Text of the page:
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Klarinet Archive - Posting 001155.txt from 1998/04

Subj: The right to audition
Date: Tue, 21 Apr 1998 11:09:03 -0400

Jonathan Cohler has advanced some interesting ideas on the practice of
hiring in orchestras in the US. I can share Jonathan's frustration over the
process and the possible exclusion of talented players from the pool, but i
have to disagree with a policy that would allow ANY person to audition.

Certainly one must expect that out of a pool of 200 - 300 candidates MOST
are not qualified to fill a position in a major symphony orchestra. Talent
is not the only factor when considering a someone for a position.
Experience is a necessary component, although, there have been notable
exceptions. (John Yeh and Ricardo Morales both come to mind). Orchestral
playing is not just about the ability to play the most correct notes on an
audition. Solid, consistent and sensitive ensemble playing is an extremely
important aspect of orchestral playing and usually requires experience to
aquire. A brilliant soloist is not necessarily a good candidate for an
orchestral post. A superior orchestra such as the National Symphony has
every right to limit it's applicants to the "most highly qualified".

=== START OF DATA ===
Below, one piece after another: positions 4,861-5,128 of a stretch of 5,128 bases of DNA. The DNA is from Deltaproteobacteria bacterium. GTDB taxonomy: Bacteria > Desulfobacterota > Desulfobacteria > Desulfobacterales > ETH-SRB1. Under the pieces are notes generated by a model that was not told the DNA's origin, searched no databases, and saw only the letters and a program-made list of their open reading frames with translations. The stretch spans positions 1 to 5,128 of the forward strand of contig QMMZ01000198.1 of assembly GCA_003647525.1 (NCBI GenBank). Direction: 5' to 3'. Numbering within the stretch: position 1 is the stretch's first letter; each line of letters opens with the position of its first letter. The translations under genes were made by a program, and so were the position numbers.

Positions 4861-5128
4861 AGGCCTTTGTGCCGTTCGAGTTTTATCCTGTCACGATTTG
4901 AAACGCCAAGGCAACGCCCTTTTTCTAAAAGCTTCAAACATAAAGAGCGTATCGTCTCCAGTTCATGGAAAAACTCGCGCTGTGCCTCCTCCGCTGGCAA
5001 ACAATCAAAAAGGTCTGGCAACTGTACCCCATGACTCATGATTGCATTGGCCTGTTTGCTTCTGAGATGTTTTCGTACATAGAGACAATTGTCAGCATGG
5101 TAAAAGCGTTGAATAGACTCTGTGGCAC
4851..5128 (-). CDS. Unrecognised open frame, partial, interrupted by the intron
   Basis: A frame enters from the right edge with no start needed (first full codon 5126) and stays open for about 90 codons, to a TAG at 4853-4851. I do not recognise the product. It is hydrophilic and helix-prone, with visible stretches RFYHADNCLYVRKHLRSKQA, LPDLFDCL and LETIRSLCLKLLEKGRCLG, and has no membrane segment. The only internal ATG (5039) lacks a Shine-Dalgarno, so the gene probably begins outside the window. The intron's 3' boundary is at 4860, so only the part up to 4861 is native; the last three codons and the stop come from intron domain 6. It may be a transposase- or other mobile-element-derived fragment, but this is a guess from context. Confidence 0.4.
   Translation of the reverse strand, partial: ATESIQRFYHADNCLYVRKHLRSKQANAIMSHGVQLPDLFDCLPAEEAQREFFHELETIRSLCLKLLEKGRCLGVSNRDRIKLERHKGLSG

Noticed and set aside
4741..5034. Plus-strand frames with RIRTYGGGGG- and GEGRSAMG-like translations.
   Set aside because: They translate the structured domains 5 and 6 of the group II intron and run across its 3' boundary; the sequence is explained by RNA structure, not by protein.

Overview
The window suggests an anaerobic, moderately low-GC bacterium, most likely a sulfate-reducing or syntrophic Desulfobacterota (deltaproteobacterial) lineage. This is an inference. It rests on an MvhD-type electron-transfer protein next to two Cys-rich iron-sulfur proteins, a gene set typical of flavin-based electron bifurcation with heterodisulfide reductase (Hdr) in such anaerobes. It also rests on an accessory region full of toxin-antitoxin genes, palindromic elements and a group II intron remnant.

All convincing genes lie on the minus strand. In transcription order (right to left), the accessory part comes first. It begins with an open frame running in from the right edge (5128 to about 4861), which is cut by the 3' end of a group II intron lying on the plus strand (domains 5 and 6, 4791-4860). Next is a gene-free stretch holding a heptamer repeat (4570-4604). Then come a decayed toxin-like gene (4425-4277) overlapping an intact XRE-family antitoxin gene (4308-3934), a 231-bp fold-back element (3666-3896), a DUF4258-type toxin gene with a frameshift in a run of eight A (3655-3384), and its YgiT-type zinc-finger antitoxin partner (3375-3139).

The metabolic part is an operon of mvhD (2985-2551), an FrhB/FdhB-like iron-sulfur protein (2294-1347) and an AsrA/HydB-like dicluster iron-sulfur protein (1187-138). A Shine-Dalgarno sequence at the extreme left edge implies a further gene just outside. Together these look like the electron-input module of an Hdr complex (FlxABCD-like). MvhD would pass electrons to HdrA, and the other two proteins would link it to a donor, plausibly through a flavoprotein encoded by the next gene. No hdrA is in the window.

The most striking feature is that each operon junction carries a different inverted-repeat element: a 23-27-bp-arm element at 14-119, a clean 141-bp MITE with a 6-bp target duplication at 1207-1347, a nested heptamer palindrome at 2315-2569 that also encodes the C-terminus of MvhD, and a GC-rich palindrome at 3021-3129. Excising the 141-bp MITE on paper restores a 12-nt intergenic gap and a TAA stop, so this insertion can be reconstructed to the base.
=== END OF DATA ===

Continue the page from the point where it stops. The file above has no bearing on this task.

I have been on both ends of the audition process (far more experience
auditioning than listening to auditions) and it is clear that after 20 or
more players the committee is not at it's best. I firmly believe that the
best players are at a disadvantage when playing in such a large pool.
Certainly, the audition process is not perfect, but opening auditions to
all comers is impractical.

If we want to rail at someone about the problems of getting an orchestral
position these days let's take on the US Government that is constantly
reducing funding to the NEA. Let's take a look at reasons that orchestras
are folding all over the US. AND perhaps institutions that continually
crank out huge pools of hopeful orchestral players need to look at their
role in perpetuating the "myth" of orchestral careers when in reality there
are so few jobs.

Clark W Fobes

Clark W Fobes
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